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Though the name may be new, those who explore the more terrifying sounds found at the intersection where black metal, industrial noise, power electronics and black ambience meet surely know the minds behind this collaboration. Featuring Mories (of Gnaw Their Tongues / Aderlating / Cloak Of Altering / De Magia Veterum infamy) and Australian black noise/metal technician Nekrasov, Mors Sonat sounds little like their other projects, crafting a cold, hallucinatory strain of aural dread that draws from a strange mixture of twilight chamber music, ghastly death industrial sounds, harsh electronic noise and gleaming dark ambient, while tapping into the sort of psychic unease and violent chaos that will be familiar to fans of their previous efforts.
It's definitely a much more atmospheric and often subdued sonic terrain that Mors Sonat explores on 'Comforts In Atrocity'. Across the six long tracks, they blend together darkly gorgeous chamber music sounds (aided by guest cellist Aaron Martin,) with blasts of excoriating black noise, pools of cloudy dark ambience, clanking industrial horror, and vicious bouts of power electronics-style abuse. From the creaking crypt ambience that starts off opener "Holy Holy Holy Nil" that later give way to the gorgeous cello drones, shimmering orchestral strings and smeared horns that coalesce throughout the track, Mors Sonat lays down a highly evocative mix of layered electronic noise and atmospheric sound that slowly builds into walls of howling chaos, something that repeatedly rears its head throughout the album. The rest of 'Comforts' ventures into strange, hallucinatory shadowscapes like "Sanctuary In Soil", where monstrous death-gasps drift over a rumbling black abyss seething with the distant tremors of grinding infernal machinery, and the intoxicating dark drift of the title track where the duo delves into a vast expanse of crepuscular drift and cinematic electronics bathed in the residual glow from a dying sun. On "The Sweet Long Legs Of Hate", this sort of minimal soundscapery reappears as a vast windswept blackness interweaved with eerie background sounds and strains of desolate piano, forming into something akin to a stark, sun-bleached horror film score.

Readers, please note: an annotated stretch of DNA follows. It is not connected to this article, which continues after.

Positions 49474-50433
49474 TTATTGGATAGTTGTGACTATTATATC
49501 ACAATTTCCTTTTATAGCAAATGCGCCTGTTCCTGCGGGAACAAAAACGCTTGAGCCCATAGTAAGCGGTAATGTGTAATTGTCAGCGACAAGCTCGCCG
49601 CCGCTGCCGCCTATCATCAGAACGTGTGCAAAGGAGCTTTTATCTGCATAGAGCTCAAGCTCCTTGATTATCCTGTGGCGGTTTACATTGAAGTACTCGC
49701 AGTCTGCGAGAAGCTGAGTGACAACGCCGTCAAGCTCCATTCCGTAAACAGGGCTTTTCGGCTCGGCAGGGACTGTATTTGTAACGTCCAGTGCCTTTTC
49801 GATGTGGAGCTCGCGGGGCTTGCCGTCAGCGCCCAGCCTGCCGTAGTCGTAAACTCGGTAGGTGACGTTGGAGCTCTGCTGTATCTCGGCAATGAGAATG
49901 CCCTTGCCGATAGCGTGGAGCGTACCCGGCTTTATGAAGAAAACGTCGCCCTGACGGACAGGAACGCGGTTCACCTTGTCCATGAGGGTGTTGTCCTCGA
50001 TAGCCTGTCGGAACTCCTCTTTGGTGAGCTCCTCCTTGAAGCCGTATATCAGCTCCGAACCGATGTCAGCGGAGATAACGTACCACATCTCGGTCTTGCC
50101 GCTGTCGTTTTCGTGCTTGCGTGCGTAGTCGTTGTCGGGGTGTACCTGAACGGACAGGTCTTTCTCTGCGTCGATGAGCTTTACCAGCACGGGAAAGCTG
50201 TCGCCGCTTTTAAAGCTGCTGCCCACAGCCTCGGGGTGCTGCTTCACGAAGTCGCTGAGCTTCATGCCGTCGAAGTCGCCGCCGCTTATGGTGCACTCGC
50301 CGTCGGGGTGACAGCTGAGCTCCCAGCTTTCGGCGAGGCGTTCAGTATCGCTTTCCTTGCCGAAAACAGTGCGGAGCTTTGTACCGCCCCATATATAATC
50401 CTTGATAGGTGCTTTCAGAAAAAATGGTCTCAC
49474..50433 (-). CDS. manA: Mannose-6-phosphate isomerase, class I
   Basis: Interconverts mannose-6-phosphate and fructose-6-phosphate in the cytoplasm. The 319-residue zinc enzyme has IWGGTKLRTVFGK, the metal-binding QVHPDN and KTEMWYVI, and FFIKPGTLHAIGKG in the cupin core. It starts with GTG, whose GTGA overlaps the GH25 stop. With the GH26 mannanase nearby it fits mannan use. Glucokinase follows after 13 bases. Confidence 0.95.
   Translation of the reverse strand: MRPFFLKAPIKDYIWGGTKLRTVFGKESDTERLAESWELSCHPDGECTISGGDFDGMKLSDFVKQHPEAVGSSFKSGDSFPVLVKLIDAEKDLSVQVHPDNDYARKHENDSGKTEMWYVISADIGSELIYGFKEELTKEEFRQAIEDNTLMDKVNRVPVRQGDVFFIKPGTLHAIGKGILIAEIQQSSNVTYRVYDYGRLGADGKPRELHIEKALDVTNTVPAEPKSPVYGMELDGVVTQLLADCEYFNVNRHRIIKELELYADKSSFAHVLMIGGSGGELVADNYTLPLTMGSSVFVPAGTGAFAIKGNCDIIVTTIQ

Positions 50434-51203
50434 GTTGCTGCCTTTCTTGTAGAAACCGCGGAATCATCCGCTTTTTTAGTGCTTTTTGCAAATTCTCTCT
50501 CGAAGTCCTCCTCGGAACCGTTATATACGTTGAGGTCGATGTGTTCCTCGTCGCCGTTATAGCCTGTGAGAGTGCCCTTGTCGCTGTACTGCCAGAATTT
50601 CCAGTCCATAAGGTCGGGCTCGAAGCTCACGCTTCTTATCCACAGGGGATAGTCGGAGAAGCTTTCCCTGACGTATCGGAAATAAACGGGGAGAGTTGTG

But then there are the nods to classic power electronics and death industrial that are threaded through several of these tracks. On "The Vengeance Of Embrace", spectral hissing voices are surrounded by diseased, pulsating electronic drones and corrosive signals that give this an evil, almost Atrax Morgue-esque feel. And the final track (which bears the very Gnaw Their Tongues-like title 'So shall I weep in liberation within the ecstasy of decay') closes the disc with a vicious maelstrom of howling electronic violence that convulses with harsh demonic shrieks and coruscating waveforms, a rabid snarling chaos fused to extreme feedback manipulation and crushing metallic noise.
Fans of the shambling chthonic evil of Mories' other projects and Nekrasov's black-hole visions will find some of these elements in Mors Sonat's sound, but it's tempered by the use of haunting chamber strings, ritualistic ambience and experimental electronics, diffused into a kind of grim otherworldly soundscape all its own. Recommended to fans of everything from Funerary Call and Nordvargr's blackened electronics, Shinjuku Thief's 'Witch Trilogy', and Cold Meat-style death industrial, the Cd edition presented in a six panel digipack.